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Feedback, and a blog update

January 17, 2012

I’m still in the learning stages of this whole writing thing. I’ve been writing for years, but I only started publishing in August of 2010. It’s going well, but I’m painfully aware that I have a lot left to learn. [Insert people rolling their eyes and nodding here.]

One of the things I have learned a little about is feedback from readers and others who follow my work, however peripherally.

  1. This is for the new writers: don’t expect much feedback, at least not at first. When you go buy one of Konrath’s books, or one of Locke’s Donovan Creed stories, it’s easy to get a little discouraged about a lack of feedback when you sell your own. What I’ve learned is, most people won’t give you feedback. I don’t know what the percentages are, but they’re darn low. Please understand that I’m not complaining; it’s just how things are. Don’t expect a huge amount of public feedback, including comments, Likes, reviews, or stars.
  2. Don’t worry too much about the reviews you do get. Even Stephen King talks about this (in his amazing book On Writing): ties go to the writer. If someone hates it, and someone loves it, then it’s a tie and you’re fine. Don’t get upset with your bad reviews, and treat good reviews like the little bits of candy that they are: they’re very pleasant for a moment, but it’s not why you write. I’ve had both good and bad reviews, and I don’t let them slow me down.
  3. Well, okay, worry a little bit. If you get consistent bad reviews on a book and they’re all saying something like, “Please get rid of the kid,” or “The blurb has nothing to do with the story,” then you might take that into account. You certainly don’t have to, but it might help your sales.
  4. Most of the feedback you get isn’t going to be public, but that doesn’t make it useless. Sure, an emailed, private review doesn’t improve your book’s ranking on Amazon, but if it includes a piece of advice that makes your writing better, I’d argue that the reviewer has done you a much greater service than leaving a three-star review.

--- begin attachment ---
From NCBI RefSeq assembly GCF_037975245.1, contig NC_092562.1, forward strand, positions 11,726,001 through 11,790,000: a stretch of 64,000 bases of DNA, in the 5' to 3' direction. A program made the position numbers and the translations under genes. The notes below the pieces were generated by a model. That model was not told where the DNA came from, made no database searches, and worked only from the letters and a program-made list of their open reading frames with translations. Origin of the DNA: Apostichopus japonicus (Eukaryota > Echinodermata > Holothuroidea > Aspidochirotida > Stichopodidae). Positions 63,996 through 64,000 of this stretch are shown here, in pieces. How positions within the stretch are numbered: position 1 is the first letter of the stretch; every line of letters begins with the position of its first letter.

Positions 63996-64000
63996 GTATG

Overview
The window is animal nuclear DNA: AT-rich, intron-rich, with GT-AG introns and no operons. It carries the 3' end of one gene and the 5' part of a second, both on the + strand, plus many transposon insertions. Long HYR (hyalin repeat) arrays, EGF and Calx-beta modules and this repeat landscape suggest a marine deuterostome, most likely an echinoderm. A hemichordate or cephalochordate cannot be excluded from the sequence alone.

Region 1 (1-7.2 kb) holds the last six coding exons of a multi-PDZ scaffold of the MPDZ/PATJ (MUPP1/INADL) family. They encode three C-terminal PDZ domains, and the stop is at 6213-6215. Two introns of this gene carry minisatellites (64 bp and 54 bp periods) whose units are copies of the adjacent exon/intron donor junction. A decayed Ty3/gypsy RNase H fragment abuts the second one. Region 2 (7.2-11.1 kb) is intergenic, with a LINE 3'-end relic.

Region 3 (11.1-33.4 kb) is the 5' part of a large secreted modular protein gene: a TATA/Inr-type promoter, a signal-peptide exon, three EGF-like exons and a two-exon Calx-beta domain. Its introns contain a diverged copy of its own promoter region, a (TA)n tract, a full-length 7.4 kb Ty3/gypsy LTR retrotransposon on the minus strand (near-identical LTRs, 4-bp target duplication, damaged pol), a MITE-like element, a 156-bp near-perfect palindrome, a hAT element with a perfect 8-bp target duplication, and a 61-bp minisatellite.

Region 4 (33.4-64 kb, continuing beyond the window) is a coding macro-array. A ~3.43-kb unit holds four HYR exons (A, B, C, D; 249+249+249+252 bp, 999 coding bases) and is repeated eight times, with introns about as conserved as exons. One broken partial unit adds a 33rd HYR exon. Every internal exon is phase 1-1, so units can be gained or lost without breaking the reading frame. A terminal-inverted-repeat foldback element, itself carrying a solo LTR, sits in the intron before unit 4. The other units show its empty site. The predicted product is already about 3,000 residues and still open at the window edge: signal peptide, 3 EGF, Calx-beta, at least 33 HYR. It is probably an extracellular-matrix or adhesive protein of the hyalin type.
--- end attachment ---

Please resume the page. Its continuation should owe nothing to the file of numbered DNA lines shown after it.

5. Some people will review without reading. I’ve had some bad reviews from people who hadn’t read the blurb at all, and I’m still scratching my head a little about the nice review from the person who admitted that they hadn’t yet read the story. People are really fun.

I gleaned a lot of that from my writer friends, and hard experience has taught me the truth of it.

In other news, there’s now a tab on my blog up there called My Books. This page has a complete listing of all my stories and bundled collections, along with prices, blurbs, and links to where they are available. I feel that it’s a pretty major update, mostly ’cause it took a couple days to get everything laid out. I hope that my visitors enjoy the new page.

Checking my work:

Nearly done with my Valentine story. I haven’t come up with a title yet, and it’s gonna be a long one, but the next couple of days should see the rough draft finished.

I’ve started serious work on the unicorn story, including beefing up the ending a bit. I suck at endings, and by the time I was done with that sucker I was ready to just see the back of it. Therefore, I didn’t have much of an ending besides a glorified “They all lived happily ever after go home now.” I’m planning on having it end up being a fairly long story, which will be fantasy with a strong erotic and transgender focus.

The New Year’s resolution of 2,000+ words a day (except on Sundays if I feel like it) is ticking along just fine. It’s amazing how quickly it goes sometimes; I’ve been done before 9AM several days, and I usually get up at 7. Some professional writers would mock my schedule, and they’re more than welcome to do so. After all, I welcome all feedback. Cheers!

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